Should I go for a swim in the snowmaking pond, take a ride on my bike, or go for a run?  Well instead of trying to decide, it just seemed easier to do all three!  A morning swim around the snowmaking (well a couple of times around actually).  If you haven’t used the snowmaking pond as your outdoor pool, you don’t know what you are missing.  It is awesome with clear water and a refreshing temperature; just follow the shoreline and it is about a 1/2 mile around.  Now it was on to the bike for a ride; choosing to go on one of my favorite (yet hilly) roads, Winhall Hollow, and then lap around Londonderry (to check out the Saturday Farmer’s Market of course) and then back across Winhall Hollow.  After some refueling I went for a nice run along Kendall Farm Rd, which is like the flattest 4 miles around here!!  And of course to top it all off a post workout dip in the snowmaking pond and off to Bondville for lunch.  What a morning, three different sports and all before lunch.  What will I do in the afternoon/evening?  Maybe up to the mountain for an evening of music on the Commons.  Get out and enjoy exercising in our big outdoor gym – it doesn’t get any better than this!!

Let’s Ride

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By Sky Foulkes

This past Saturday was a day for a bike ride and so that is just what I did; the 7th annual Tour de Bondville is in the books! On one of the best days so far this summer, about 130 riders took off from the Startingate Ski Shop on one of four rides (50, 50 alternate, 26, or 16 miles).

I rode the original 50 mile route which took me by Bromley, through Londonderry (and a wave to the Saturday farmers market), through Andover, down into Weston, back to Londonderry (this time I wanted to stop at the farmers market :-)) and then a finish through the “hills” on Winhall Hollow Rd. The route was designed to maximize the climbing, and that it does about 4000 ft worth, so let’s just say it is for the strong of heart (legs and lungs too!).

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The other rides also have a fair bit of climbing too, this wouldn’t be a ride in VT without that, but are a bit tamer. It was a beautiful day to be out on the roads. And not only did I get some great riding in, the event raised over $28,000 for breast cancer research. How cool is that!? If you missed this year’s Tour, be sure to put it on your calendar for next year. But, in case you can’t wait that long, you’re in luck as there is another great bike event just around the corner (so to speak) the Vermont Challenge is August 14-18, www.vtchallenge.com. So get out and ride, it is just awesome!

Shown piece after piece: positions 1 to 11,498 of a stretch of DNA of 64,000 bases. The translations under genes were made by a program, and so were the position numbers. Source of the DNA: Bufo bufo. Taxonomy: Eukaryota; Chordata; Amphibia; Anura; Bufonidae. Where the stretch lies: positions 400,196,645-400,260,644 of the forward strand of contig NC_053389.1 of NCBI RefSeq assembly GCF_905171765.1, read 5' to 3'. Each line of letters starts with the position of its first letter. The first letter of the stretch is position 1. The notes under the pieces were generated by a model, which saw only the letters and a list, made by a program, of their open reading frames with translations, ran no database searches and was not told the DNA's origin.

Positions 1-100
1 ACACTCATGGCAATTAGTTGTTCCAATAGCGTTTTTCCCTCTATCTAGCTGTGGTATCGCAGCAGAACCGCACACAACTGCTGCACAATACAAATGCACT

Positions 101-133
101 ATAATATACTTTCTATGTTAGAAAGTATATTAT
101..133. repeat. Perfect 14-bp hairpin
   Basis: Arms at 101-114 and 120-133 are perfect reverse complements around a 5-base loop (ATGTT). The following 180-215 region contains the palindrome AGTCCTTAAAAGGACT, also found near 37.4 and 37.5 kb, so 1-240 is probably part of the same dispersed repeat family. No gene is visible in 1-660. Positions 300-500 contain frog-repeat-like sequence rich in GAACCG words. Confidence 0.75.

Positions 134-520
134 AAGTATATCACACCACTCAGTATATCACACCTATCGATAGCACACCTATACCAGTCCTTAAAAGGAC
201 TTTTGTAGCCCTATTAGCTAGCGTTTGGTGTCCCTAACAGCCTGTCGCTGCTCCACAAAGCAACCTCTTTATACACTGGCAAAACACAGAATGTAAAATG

See you on the roads.

Riding High

By Courtney DiFiore

July has become cycling month here at Stratton and it makes a lot of sense with all the bike racing that happens this month, not only in Southern Vermont, but around the world. In honor of this theme, I’ve compiled a few benefits to cycling.

1. It’s easy on the body.

Cycling puts very little impact on joints making it an easy sport to jump into. “Even if you have pain walking, you can still ride a bike, because it isn’t weight bearing,” says bike fit specialist Andrew Pruitt, EdD, Director of Boulder Center for Sports Medicine, in Colorado (Prevention Magazine).

2. It’s a great lower body toner.

The largest muscles in your body are in your legs and butt, making it easy to burn some major calories as you tone those areas of the body. “Riding 12 to 14 MPH burns more than 500 calories in only 60 minutes, and many people (even novices) can easily bike for an hour or two,” writes Selene Yeager from Prevention Magazine (from Joy Ride).

3. It creates a sense of community

Cycling is great for someone at any age which is why (I think) it’s so popular. “6.9 Million: The number of boomers who own a bicycle,” according to Yeager. That’s a lot of people! And it seems as though all who ride share in the same passion for riding. It’s a great second family to have.

4. It brings out the kid in you.

Who didn’t ride a bike as a kid?! If you claim you didn’t, well, I’m sorry you missed out on one of the best parts of childhood, but luck for you biking can be picked up at any age! So get peddling.

Cycling can be challenging, especially if you’re aiming to become the next Tour De France winner or something like that, but it can also be calming and fun in a casual setting. Grab a bike and get going. There’s still a lot of summer left. If you’re like me and need something to work toward (I can’t seem to just ride, I have to be training for something), you should check out all the upcoming cycling events at Stratton.

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July 27 Tour de Bondville – The Seventh Annual Tour de Bondville combines a bike ride, golf outing and after party. Choose the 50, 25 or 18 mile bike ride or to spend the day on the links, all while raising funds for a good cause – breast cancer research.

Aug 14 – 18 The Vermont Challenge – Four day cycling tour through southern Vermont, beginning and ending at Stratton Mountain. The people of Vermont welcome you to tour Vermont’s beautiful landscape, replete with rolling farmlands, bucolic villages, and quiet country roads. The Vermont Challenge is a friendly experience drawing on the qualities of the people of Vermont.

Sept 1 Grizzly Triathlon – Mark your calendars for the inaugural Stratton Mountain Grizzly Triathlon! Compete solo or create a team of three. Swim 600 meters, bike 13 miles and finish with a 5k mountain run.